(ie cross site scripting) or html characters.
Here's a quick snippet of code that can be used in php to encode text which will be displayed in the browser. Since we are using multiple layers of security (ie defense in depth) the output text should have been already vetted with a white list filter when originally supplied to the page (see previous article).
This code will perform two actions.
- The supplied data will be converted to utf8 (utf8_encode). Unless specifically required, there is no reason for the code to deal with the nuances and issues with other character formats. You may not want to take this action if you are supporting international text.
I've created a basic page which accepts an url argument, applies the encode function, and then displays the data to the page.
<?php echo encode($_GET['arg']); ?>
The following URL contains a basic cross site scripting attack against this page.
By using the encode function the supplied data is safely displayed to the screen as:
Viewing the source of the page will show that the characters have been safely encoded as follows:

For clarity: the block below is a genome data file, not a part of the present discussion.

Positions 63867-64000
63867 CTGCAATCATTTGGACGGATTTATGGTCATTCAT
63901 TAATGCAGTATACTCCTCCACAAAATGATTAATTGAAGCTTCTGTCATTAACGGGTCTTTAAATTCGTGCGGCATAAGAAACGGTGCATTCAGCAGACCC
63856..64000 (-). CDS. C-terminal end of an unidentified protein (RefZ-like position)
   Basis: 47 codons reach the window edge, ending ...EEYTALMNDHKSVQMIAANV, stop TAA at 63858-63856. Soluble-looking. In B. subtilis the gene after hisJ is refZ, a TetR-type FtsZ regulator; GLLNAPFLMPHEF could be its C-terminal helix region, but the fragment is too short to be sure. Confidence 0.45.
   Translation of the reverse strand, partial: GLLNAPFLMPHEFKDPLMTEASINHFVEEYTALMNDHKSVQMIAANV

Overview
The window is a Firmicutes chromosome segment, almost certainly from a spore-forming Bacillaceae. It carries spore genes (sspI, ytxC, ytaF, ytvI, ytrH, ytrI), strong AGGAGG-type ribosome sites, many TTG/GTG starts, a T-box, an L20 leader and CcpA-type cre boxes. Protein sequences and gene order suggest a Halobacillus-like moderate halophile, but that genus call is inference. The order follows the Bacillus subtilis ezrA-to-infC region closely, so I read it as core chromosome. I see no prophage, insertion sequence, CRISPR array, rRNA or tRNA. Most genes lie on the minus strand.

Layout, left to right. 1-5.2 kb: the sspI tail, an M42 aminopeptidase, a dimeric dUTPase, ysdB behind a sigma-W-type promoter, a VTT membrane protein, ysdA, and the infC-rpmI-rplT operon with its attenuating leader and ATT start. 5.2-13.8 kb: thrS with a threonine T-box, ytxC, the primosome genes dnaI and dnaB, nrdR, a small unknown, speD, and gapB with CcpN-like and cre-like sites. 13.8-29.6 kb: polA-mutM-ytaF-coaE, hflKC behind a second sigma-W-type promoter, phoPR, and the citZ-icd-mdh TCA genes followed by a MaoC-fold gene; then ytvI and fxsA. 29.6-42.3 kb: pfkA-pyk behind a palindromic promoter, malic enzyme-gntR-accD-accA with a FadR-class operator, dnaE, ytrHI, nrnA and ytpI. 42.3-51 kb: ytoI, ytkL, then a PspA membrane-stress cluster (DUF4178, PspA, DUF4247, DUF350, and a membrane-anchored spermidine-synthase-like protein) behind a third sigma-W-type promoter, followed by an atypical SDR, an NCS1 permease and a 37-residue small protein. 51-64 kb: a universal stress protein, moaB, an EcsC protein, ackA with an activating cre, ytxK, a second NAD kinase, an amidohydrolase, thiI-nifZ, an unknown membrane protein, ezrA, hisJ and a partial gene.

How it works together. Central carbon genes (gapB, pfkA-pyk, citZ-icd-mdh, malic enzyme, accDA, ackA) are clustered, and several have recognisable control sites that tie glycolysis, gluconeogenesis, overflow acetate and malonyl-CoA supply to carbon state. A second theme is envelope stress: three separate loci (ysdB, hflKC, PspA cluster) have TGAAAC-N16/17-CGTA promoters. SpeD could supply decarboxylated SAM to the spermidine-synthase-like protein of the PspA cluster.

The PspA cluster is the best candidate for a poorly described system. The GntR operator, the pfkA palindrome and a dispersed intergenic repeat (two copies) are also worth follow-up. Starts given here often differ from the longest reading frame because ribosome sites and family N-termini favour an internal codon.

(Note that the underscore character _ will not actually be present. I added this so wordpress would stop interpreting the characters for this example)
This code can be used to safely allow user data to be displayed on the client browser. This code will safely encode characters to prevent html modification cross site scripting attacks. However, this code would not allow the user to supply any sort of html tags such as <b></b> for bold or <i></i> for italics. If rich text formating is desired then I would recommend a more robust filtering solution. Take a look at the OWASP AntiSammy project for more info on safely accepting rich text formating